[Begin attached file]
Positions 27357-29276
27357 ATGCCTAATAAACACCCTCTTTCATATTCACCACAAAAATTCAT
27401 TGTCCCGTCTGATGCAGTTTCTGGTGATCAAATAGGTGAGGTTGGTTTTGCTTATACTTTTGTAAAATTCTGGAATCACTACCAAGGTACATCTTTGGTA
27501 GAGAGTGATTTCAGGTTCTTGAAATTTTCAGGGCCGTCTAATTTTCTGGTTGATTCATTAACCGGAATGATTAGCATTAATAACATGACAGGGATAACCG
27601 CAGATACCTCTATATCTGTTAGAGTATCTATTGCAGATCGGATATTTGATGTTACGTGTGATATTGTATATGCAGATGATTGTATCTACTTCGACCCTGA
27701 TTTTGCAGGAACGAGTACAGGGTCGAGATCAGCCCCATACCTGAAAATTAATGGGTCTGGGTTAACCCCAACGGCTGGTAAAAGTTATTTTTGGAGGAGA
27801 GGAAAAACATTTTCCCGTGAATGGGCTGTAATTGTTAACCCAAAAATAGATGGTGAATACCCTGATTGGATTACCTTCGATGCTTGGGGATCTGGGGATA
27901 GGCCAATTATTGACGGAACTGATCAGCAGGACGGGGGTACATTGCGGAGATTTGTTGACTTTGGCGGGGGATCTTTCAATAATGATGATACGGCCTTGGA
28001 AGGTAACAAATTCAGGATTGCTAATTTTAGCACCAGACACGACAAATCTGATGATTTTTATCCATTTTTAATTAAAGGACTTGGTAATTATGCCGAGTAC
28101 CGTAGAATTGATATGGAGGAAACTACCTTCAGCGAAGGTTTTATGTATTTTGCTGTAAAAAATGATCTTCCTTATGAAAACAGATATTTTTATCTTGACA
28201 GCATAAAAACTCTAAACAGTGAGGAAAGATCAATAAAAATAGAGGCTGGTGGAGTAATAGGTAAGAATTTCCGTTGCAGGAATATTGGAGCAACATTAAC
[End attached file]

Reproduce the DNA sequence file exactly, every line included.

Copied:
Positions 27357-29276
27357 ATGCCTAATAAACACCCTCTTTCATATTCACCACAAAAATTCAT
27401 TGTCCCGTCTGATGCAGTTTCTGGTGATCAAATAGGTGAGGTTGGTTTTGCTTATACTTTTGTAAAATTCTGGAATCACTACCAAGGTACATCTTTGGTA
27501 GAGAGTGATTTCAGGTTCTTGAAATTTTCAGGGCCGTCTAATTTTCTGGTTGATTCATTAACCGGAATGATTAGCATTAATAACATGACAGGGATAACCG
27601 CAGATACCTCTATATCTGTTAGAGTATCTATTGCAGATCGGATATTTGATGTTACGTGTGATATTGTATATGCAGATGATTGTATCTACTTCGACCCTGA
27701 TTTTGCAGGAACGAGTACAGGGTCGAGATCAGCCCCATACCTGAAAATTAATGGGTCTGGGTTAACCCCAACGGCTGGTAAAAGTTATTTTTGGAGGAGA
27801 GGAAAAACATTTTCCCGTGAATGGGCTGTAATTGTTAACCCAAAAATAGATGGTGAATACCCTGATTGGATTACCTTCGATGCTTGGGGATCTGGGGATA
27901 GGCCAATTATTGACGGAACTGATCAGCAGGACGGGGGTACATTGCGGAGATTTGTTGACTTTGGCGGGGGATCTTTCAATAATGATGATACGGCCTTGGA
28001 AGGTAACAAATTCAGGATTGCTAATTTTAGCACCAGACACGACAAATCTGATGATTTTTATCCATTTTTAATTAAAGGACTTGGTAATTATGCCGAGTAC
28101 CGTAGAATTGATATGGAGGAAACTACCTTCAGCGAAGGTTTTATGTATTTTGCTGTAAAAAATGATCTTCCTTATGAAAACAGATATTTTTATCTTGACA
28201 GCATAAAAACTCTAAACAGTGAGGAAAGATCAATAAAAATAGAGGCTGGTGGAGTAATAGGTAAGAATTTCCGTTGCAGGAATATTGGAGCAACATTAAC